Today I went to see Thor: Ragnarok, for the second time. DH and I saw it a week or so ago, as a date; today, I took Middle Boy (MB) and two of his buddies. The movie is great! It’s really funny, on top of all the expected cool action and the always welcome displays of Chris Hemsworth’s musculature.
Seriously, whenever you feel bad, borrow someone’s kids and go do something fun with them. It’s amazing how much joy kids get out of pretty much anything, as long as they are doing it with their buddies. Perhaps the biggest benefit of public education, accessible to everyone, it that kids get to choose their own friends, without parental meddling. They pick the people who are good for them, not necessarily who you as a parent might imagine would be good for them.
Moral: Kids are awesome. Thor: Ragnarok is awesome. Watching Thor with kids is awesome squared.
As I picked up one of the kids, his mom was in her pajamas and all apologetic about it… But I had only changed out of mine 5 min before I started the kid pickup, so now I think I want to be her BFF…
Moral: One person’s slob is another person’s pajama-clad kindred spirit.
You know that story for which I was soliciting people’s input on the sound of kicking a heavy bag? Well, the story turned out freakin’ amazing—I mulled it over in my head for weeks, sat down and wrote it over two days, edited on the third, and submitted to a very cool literary zine that had previously rejected three of my stories. The magazine took it after only four days, with a glowing comment below that may or may not have gone into my head:
[…] is a wonderful character, and her story is really feel-good-making, without ever slipping into sentimentality. It’s an awesome balance.
As I abhor sentimentality and try hard to purge it from my writing (and life), this praise struck me directly into my Grinch-sized soft and gooey center. Darn you, feelings that are not rage!
Moral: Sometimes, everything aligns. Also, write the stories that only you can write. The weirder, the better.
The sparkly speedy acceptance was on Friday. Of course, lest I get a gigantic head, I received a rejection on Saturday, and then another one on Sunday, both for the same story (many magazines allow simultaneous submissions). That story is good, but might end up getting retired if three additional submissions I have slated for it don’t work out. I fear it’s topically not different enough from much of what my demographic writes.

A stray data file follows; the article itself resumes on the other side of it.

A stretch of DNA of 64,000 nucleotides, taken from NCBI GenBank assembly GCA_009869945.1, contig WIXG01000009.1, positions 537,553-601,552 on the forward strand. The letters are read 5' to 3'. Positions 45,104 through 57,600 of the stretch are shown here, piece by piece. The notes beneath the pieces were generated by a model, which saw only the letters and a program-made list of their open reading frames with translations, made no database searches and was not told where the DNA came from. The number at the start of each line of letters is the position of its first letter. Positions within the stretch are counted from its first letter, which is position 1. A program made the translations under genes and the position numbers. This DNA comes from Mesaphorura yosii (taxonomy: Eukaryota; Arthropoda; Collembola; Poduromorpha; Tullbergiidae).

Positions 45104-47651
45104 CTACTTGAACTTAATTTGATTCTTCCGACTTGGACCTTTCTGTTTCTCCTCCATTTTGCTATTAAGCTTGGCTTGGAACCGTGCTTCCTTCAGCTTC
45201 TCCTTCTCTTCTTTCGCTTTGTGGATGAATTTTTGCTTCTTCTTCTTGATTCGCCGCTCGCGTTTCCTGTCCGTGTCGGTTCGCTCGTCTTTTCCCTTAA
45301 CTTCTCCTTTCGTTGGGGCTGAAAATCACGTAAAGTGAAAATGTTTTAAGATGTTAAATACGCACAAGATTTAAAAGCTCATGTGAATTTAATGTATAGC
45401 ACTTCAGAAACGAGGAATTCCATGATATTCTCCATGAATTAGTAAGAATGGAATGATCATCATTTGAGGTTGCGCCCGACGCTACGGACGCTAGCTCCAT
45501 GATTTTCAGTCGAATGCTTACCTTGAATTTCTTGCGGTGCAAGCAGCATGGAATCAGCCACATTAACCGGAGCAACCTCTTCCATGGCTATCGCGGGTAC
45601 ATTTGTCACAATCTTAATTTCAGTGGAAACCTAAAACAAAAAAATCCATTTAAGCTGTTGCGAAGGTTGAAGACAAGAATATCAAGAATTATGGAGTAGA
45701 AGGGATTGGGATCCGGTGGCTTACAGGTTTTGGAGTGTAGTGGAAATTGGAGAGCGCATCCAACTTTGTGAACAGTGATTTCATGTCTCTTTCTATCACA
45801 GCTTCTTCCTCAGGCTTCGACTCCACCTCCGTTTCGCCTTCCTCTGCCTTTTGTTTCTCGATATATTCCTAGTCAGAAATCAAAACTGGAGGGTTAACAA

Moral: Sometimes, everything aligns. And sometimes, you give something your all, but it simply isn’t meant to be. Or you are a boring, middle-aged woman, with middle-aged thoughts and experiences. No one wants to read that. At least not without a really fancy package that makes it look like you’re far more hip and crazy than you ever were.
Addition: Of course, I got an acceptance of this story first thing this morning. That’s an enthusiastic acceptance in a cool literary magazine, after 12 rejections.
Moral 1: (Mostly to self.) Do not whine on the web about your stories before it’s been far more than a dozen rejections. Do not whine on the web, period.
Moral 2: It really is about finding the right home for your story. Or your technical work. If the piece is solid, someone out there will love it.
Moral 3: Number 13 doesn’t seem to be such a bad number. Today is the 13th and the 13th try was an acceptance for this story. (I also got a great acceptance last month, on Friday the 13th.)
Also, a link:
As you know, I am editing for a flash magazine, mostly to learn and improve my own writing. Usually, if I get a story and really like it, I will accept promptly. Also, there are some that are a clear no, which I reject promptly. But there are many that I am not crazy about, but I can’t really put my finger on what’s wrong (and I need to, as we are committed to giving personalized feedback), so I leave these for later. I have noticed that I am considerably less grumpy and more likely to be favorably disposed toward a story early in the morning than later in the day; it is really hard to impress me after a long day of work. The short flash pieces make it easy to read each several times over several days. However, if others are like me, and there is no reason for them not to be, this means that trivial consideration like what time of day your manuscript or proposal gets reviewed, is it early in the morning or before lunch/dinner etc., results in drastically different fates of your intellectual products. This seems so unfair. So much effort, so much noise in the process.
Moral: Don’t rush to negative judgement, especially when a lot rides on it for people. And get enough sleep.
Did you see the research that said the likelihood of someone getting parole was directly related to how long it had been since the panel had eaten? The longer it had been, the more likely it was that the parolee was denied their request. So, it’s not just stories that are affected by what time the review happens!
Just dropping by to say that I really enjoy it when you post daily! Gives me something to read with my tea in the mornings, when I’m procrastinating on analyzing data. 😉
First off, you sure you’re a scientist and not a humanist in disguise 🙂
Congrats on all these acceptances! I don’t do flash fiction but I’m amazed at the turnaround here; most journals I submit to keep my work for 4-6 months….I have one going on 10 at this point.
Gwinne, some top flash places (like Wigleaf) will indeed keep your work for several months (about 5 for Wigleaf). There are many reputable collegiate presses that will do the same. But there are many very good markets that have brought their response times (at least for rejection) to under a month (e.g., Smokelong Quarterly or The Forge will say no in about 3 weeks). The yeses may take longer. I admit that average response time is an important criterion for me when I choose where to submit. Now that I have a few under my belt, I feel I am OK waiting longer.